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Ashers Partouche, Schlumberger | 2022
For the wellbore formation testing technology platform he helped develop, Ora, which is in use globally in the energy industry.
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Watch Dr. Partouche’s Award Acceptance >

Christian A. Davies, Ph.D., Shell | 2021
For his development of a broad suite of alternative carbon management technologies to reduce emissions for a lower carbon future.
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Kristine Kieswetter, Ph.D. & Deepak Kilpadi, Ph.D., KCI | 2020
For their contributions to better wound therapy. Drs. Kieswetter and Kilpadi have both been the driving force behind the evolution of the use of negative pressure wound therapy (NPWT), which has set the standard for advanced wound care.
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Watch Dr. Kieswetter and Dr. Kilpadi’s Award Acceptance >

Terrence F. Alger II, Ph.D., Southwest Research Institute | 2019
For his work on vehicle engines is already resulting in lower levels of pollution and better fuel economy. He developed a technology known as Dedicated Exhaust Gas Recirculation, or D-EGR®, where exhaust gas from the engine is given back to the fresh air being drawn into the engine, cooling the air.
Learn More >
Watch Dr. Alger’s Award Acceptance >

Van N. Truskett, Ph.D., Cannon Nanotechnology, Inc. | 2016
For her impactful body of work in science, inventorship and engineering on some of the most fundamental and important problems for enabling nanoscale manufacturing in semiconductors, hard disk drives and flexible films for display applications.
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Watch Dr. Truskett’s Award Acceptance >

Charles J. Collins, Ph.D., Luminex Corporation | 2015
For his contributions to advance clinical diagnostics, healthcare and scientific research across the globe.
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Watch Dr. Collin’s Award Acceptance >

James Walker, Ph.D., Southwest Research Institute | 2014
For his pioneering work, development and modeling in impact theory, penetration mechanics, material characterization and response under dynamic loading.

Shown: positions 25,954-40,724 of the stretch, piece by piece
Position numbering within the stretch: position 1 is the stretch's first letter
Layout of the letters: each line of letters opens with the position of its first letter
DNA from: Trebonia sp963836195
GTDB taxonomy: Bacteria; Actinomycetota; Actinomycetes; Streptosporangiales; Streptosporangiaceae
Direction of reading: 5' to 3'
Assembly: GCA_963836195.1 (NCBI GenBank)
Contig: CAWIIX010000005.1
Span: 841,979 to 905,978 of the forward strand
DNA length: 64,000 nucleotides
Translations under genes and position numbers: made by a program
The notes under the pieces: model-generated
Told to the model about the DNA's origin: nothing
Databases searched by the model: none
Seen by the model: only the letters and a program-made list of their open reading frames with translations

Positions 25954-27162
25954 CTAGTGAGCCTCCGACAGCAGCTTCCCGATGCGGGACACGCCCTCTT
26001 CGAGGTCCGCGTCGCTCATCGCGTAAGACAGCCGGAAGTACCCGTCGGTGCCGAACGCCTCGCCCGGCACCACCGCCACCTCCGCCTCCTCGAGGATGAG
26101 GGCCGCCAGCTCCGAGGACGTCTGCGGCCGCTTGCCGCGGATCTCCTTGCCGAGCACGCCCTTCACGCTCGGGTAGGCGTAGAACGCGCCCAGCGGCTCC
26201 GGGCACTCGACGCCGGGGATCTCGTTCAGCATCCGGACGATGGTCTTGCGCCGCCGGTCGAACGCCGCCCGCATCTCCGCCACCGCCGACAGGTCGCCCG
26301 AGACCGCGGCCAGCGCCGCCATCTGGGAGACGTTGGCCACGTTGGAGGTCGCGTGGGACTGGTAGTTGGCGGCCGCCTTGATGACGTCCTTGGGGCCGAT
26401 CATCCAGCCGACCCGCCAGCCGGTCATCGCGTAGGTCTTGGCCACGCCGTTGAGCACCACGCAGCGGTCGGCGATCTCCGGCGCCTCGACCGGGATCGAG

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Watch Dr. Walker’s Award Acceptance >

Timothy J. Nedwed, Ph.D., ExxonMobil Upstream Research Company | 2013
For his innovative approaches in furthering the industry’s capabilities for responding to offshore oil spills.
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Watch Dr. Nedwed’s Award Acceptance >

Ted S. Moise, Ph.D., Texas Instruments | 2012
For the research, development and production of ferroelectric random-access memory (FRAM) embedded with advanced silicon integrated circuits.
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David Fuller III & Duncan Hudson III, National Instruments | 2011
For technology innovation in graphical programming and rapid application development for scientific and engineering applications in test, measurement, control and embedded system design.
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S.V. Sreenivasan, Ph.D. (NAE), The University of Texas at Austin | 2010
For his scientific and engineering contributions to the development of Step and Flash Imprint Lithography and the products of Molecular Imprints, Inc.
National Academy of Engineering: 2021
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Sameer P. Pendharkar, Texas Instruments | 2008
For research related to designing highly efficient and cost-efficient semiconductor devices and high voltage technology for next generation analog and high power systems.